It was in this nationalism-fueled climate that the Sex Pistols released their latest single, “God Save the Queen” – something Savage referred to as “the moment it could make the greatest impact.” It did just that and thensome. “God Save the Queen” lifted the title from England’s national anthem, which, per the title, called upon god to watch over the Queen and her so-called “subjects.” Traditionally, it is often performed with a large orchestra and a choir. The Sex Pistols version, however, bared no similarity beyond the title alone. Its raucous guitar solos, commanding rhythm, and snarling lyrics referring to the monarchy as a “fascist regime” that “made you a moron” and had “no future.” The Sex Pistols had successfully created the national anthem for those who felt their nation did not represent them.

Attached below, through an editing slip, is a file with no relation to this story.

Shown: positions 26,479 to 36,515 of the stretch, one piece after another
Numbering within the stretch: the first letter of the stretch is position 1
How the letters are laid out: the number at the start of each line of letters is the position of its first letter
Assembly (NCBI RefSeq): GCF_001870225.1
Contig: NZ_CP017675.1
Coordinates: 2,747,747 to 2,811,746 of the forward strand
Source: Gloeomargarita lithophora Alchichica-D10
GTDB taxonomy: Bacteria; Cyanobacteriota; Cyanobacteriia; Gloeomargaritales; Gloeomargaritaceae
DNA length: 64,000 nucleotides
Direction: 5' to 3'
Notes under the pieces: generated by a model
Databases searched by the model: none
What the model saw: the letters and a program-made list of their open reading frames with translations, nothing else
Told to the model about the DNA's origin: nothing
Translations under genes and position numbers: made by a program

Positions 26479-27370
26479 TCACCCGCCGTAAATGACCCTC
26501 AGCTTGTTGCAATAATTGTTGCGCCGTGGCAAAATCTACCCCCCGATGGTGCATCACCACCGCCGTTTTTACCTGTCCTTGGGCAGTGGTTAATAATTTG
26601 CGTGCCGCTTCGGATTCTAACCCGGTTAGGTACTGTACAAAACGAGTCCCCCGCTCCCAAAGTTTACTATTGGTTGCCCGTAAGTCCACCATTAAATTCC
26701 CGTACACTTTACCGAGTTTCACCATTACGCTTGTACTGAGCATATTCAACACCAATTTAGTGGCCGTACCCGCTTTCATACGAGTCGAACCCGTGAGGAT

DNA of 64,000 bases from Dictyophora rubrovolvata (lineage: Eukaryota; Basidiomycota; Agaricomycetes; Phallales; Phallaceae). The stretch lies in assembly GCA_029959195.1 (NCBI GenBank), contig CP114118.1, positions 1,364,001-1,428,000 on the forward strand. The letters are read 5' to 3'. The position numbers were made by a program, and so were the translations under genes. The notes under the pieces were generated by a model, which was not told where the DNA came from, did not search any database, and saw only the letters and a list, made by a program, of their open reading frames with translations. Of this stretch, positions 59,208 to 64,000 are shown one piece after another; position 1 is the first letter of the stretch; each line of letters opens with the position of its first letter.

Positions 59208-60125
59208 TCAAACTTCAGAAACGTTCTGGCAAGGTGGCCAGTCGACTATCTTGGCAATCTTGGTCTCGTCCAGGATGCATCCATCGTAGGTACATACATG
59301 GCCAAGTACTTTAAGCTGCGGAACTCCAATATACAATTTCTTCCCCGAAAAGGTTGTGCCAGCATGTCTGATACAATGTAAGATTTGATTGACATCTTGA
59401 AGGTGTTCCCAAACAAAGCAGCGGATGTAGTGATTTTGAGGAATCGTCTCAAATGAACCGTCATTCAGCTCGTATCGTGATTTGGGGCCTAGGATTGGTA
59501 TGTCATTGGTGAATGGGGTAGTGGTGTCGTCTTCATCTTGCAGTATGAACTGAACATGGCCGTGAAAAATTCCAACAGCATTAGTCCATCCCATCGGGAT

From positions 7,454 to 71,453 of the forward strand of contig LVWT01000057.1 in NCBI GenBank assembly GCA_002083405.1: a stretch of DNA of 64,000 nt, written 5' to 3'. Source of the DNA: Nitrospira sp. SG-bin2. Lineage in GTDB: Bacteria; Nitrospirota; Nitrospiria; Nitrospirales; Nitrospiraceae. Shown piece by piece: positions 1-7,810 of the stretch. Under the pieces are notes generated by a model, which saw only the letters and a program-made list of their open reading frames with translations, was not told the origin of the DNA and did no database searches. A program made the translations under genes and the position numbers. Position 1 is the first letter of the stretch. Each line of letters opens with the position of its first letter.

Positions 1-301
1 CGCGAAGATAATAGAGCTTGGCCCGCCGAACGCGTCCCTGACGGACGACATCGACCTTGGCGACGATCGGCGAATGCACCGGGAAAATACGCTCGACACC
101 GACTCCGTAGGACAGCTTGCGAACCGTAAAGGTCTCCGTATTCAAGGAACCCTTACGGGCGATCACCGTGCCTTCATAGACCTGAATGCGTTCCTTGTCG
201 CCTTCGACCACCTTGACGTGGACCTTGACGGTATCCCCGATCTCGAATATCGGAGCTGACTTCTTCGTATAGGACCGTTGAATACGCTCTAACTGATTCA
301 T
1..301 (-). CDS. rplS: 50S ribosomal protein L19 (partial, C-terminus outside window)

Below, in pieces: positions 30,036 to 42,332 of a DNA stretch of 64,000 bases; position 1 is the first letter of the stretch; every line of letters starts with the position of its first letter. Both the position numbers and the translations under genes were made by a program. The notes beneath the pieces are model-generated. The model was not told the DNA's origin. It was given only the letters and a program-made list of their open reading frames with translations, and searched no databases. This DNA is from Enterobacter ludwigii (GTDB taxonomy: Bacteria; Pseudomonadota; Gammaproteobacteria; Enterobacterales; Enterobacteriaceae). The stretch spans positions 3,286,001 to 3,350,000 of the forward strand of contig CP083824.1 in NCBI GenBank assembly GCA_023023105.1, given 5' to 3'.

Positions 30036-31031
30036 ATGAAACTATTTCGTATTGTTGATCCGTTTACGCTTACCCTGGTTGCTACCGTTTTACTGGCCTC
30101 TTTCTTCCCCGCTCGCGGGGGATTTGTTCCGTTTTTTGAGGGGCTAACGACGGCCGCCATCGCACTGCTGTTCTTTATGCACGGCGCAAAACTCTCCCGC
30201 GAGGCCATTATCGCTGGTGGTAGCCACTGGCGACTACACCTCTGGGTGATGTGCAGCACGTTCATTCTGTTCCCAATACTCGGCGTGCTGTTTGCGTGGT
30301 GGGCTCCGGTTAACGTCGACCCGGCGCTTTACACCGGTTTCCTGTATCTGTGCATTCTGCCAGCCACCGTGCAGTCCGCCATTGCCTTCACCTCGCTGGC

Upon the release of “God Save the Queen,” which took place the same summer as the Silver Jubilee, the Sex Pistols faced widespread media censorship. This censorship effort was far greater and fueled by far more fury than any facet related to that of the Anarchy Tour. The track was banned by the BBC, an action that carried immense weight at the time as the famed media conglomerate still had somewhat of a monopolization effect over the British media landscape. Members of the public were recorded calling the track “disgusting” in interview footage taken at the time, and the level of outrage amassed to such a level that it nearly catalyzed strikes at print factories. Conservative, right-wing politician Bernard Brook Partridge appeared on television to state that he would do “everything in his power” to prevent the Sex Pistols from performing in the entirety of London ever again. Despite the widespread outcry and outrage, “God Save the Queen” had more than served its intended population.